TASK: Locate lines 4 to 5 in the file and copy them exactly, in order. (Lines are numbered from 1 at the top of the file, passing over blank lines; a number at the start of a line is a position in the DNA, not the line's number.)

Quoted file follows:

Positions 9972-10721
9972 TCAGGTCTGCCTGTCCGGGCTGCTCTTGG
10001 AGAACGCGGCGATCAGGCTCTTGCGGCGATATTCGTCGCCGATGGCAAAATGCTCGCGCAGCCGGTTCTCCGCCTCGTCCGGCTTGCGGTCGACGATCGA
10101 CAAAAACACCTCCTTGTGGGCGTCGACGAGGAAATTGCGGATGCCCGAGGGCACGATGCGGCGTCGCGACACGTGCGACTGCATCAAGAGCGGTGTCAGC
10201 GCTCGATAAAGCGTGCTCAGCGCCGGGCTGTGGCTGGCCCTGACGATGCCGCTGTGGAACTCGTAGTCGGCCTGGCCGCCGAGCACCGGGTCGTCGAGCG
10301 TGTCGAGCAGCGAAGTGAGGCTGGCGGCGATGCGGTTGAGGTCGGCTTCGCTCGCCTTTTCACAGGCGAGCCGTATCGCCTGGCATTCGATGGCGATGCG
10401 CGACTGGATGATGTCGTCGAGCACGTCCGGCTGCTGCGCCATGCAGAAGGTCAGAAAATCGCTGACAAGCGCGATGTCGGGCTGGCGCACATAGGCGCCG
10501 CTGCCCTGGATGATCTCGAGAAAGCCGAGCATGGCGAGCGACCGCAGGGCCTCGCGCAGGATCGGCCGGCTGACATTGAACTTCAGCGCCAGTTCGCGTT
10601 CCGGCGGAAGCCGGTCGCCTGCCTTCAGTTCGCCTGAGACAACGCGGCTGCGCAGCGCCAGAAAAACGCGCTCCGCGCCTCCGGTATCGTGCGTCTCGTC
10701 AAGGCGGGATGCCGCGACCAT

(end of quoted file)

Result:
10101 CAAAAACACCTCCTTGTGGGCGTCGACGAGGAAATTGCGGATGCCCGAGGGCACGATGCGGCGTCGCGACACGTGCGACTGCATCAAGAGCGGTGTCAGC
10201 GCTCGATAAAGCGTGCTCAGCGCCGGGCTGTGGCTGGCCCTGACGATGCCGCTGTGGAACTCGTAGTCGGCCTGGCCGCCGAGCACCGGGTCGTCGAGCG